Will Budget Airlines Survive the Pandemic

Will Budget Airlines Survive

It seems like they’ve been around forever, but budget airlines in Asia have existed for less than twenty years. Air Asia, the most successful budget carrier on the continent, was launched in 1993, and Nok Air, Tiger Air, and others soon jumped on the bandwagon. 

Many people in the region had never flown before or flown only when traveling distances too logistically difficult to reach by car or train. Existing airfares at the time were simply too costly to consider when visiting family and friends that could be reached by cheaper means. 

But these pioneering low-cost carriers ushered in an era where regional travel exploded in popularity and added to the tourism economies of many countries in the region. 

Danger to the New Ease of Travel in Asia

Suddenly, it made no sense to drive from Bangkok to Phuket. It took too long and would cost you more in fuel and expenses than you would spend on flying. 

Many people in the region increased their air travel on holidays. They grew adventurous by the low rates and explored more exotic destinations as a refreshing change from visiting the same old resorts again and again. Getting away to a coastal resort for a long weekend was no longer cost-prohibitive.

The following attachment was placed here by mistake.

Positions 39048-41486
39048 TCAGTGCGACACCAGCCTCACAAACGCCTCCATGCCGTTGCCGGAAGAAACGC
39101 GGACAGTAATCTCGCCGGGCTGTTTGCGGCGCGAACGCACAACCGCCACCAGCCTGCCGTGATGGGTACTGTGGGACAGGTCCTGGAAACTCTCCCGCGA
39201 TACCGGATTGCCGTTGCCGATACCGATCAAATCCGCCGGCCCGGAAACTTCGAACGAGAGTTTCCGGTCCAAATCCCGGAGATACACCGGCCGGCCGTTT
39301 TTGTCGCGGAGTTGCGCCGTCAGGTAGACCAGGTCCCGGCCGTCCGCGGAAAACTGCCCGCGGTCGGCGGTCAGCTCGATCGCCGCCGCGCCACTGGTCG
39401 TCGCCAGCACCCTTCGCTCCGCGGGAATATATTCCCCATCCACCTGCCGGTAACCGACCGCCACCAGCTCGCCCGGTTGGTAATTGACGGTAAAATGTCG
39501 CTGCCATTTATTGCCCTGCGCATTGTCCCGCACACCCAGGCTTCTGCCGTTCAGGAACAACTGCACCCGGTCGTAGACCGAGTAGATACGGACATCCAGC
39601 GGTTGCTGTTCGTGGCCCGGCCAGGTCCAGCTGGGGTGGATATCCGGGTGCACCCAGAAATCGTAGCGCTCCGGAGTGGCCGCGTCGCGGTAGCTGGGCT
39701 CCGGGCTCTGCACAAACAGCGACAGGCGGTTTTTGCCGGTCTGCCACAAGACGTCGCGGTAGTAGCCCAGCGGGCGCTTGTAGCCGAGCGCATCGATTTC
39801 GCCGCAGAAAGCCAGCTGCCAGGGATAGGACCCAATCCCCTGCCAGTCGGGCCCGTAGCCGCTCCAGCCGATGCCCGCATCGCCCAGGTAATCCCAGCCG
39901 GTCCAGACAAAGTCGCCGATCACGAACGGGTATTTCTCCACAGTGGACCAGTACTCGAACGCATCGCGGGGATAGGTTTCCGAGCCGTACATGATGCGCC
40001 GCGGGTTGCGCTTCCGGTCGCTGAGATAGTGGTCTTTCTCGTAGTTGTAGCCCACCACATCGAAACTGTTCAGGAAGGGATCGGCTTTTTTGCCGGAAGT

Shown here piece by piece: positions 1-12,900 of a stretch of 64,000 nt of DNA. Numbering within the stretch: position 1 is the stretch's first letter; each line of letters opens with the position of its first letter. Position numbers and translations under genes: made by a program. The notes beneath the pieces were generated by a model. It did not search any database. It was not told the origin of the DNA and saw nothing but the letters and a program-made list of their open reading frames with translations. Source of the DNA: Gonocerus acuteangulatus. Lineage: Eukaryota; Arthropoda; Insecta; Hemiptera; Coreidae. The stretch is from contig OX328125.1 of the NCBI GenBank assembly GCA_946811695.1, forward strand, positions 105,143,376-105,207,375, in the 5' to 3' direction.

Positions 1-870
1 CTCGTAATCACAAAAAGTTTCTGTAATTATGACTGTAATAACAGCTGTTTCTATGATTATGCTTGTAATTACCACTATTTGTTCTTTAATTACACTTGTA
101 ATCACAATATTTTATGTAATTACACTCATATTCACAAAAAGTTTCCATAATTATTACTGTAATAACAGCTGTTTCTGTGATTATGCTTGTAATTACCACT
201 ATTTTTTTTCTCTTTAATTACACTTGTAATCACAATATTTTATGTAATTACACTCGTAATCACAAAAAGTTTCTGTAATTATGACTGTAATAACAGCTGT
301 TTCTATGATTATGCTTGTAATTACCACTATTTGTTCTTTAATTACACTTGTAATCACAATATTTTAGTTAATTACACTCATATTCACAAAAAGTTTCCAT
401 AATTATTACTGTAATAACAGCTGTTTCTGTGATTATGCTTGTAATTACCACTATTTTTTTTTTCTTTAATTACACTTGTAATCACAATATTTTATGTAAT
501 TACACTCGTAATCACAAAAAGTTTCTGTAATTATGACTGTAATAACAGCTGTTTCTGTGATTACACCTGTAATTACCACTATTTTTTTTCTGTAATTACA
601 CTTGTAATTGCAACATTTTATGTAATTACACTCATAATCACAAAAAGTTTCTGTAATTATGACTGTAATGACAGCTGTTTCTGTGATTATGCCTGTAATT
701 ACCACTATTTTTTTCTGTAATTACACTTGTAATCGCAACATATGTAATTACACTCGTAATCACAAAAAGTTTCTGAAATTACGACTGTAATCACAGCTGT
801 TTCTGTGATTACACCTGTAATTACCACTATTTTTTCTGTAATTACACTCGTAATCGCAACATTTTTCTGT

People became used to the new low air travel prices and adjusted their lifestyles accordingly. But air travelers may have to revert to the old prices again. Budget airlines have already had to weather the pandemic for up to two years. Some of them are struggling to stay afloat. 

If enough of them go bankrupt, the laws of supply and demand will take over, and airfares will rise to their old levels again. You can do your part by choosing a low-cost airline every time you have to fly, or you’re going on a holiday. Let’s help keep budget airlines in business so more people can enjoy flying and regional economies benefit.